1. That’s true – a lot of devices like plug-in power meters, 433MHz remote control switches, and line-powered PIR motion switches don’t have any galvanic isolation at all, they often use capacitive-reactance transformerless power supplies.

            That works well, and it is safe and cheap and easy. But if you take it apart and hack it you need to be careful! Connecting it to a PC or an oscilloscope while the AC line is connected could get you into trouble.

    1. He mentions this fact in his write-up:

      “The processor doesn’t have hardware I2C support, so you can use two free pins to connect, but usually (and in ESPEasy), GPIO4 and GPIO5 are used for I2C connections. Here I have soldered a thin wire to pin 24, which is GPIO5(SCL).”

  2. This is a great firmware to use this device with SmartThings (Home Automation kit for people who arent using HA/Domoticz). Shame it isnt open source, but still works very well in my experience and enables support for things like temperature sensors if you buy the right Sonoff.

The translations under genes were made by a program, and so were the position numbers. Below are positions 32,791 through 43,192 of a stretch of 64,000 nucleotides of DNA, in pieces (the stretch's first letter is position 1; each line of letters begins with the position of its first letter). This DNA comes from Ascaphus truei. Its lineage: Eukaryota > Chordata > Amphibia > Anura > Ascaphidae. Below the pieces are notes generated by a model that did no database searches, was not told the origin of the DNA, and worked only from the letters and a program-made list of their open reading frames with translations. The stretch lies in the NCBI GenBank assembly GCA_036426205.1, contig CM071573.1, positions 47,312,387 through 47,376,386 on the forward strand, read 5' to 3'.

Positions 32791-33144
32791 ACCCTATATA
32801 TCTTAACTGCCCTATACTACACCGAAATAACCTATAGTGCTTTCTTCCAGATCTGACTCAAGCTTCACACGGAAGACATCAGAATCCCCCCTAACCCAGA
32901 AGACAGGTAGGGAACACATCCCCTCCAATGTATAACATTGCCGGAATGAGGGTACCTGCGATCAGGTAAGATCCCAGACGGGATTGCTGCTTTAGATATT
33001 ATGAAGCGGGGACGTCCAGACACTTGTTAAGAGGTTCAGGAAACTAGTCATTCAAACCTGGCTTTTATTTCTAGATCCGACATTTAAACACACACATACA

1. it’s not a SSR, it’s a regular relay.

        But you can get the ESP-8266 for <$2 each (including shipping), but then you need to add a power supply, relays, switches, enclosure, and terminals to connect the wires to

        the sonoff devices are nice and cheap and don't need all those other things.

        They're not for everyone, but there's no reason to attack someone who does want to use them.

  3. There’s tons of websites and videos on You tube regarding re-flashing the Sonoff and using such things as MQTT and Node-Red to create a nice dashboard but for me, I definitely prefer to use the boards by LinkNode or Link Sprite. The board I use is about the same price (sonoff is $12 Canadian on Banggood, LinkSprite is $12 on Amazon.ca).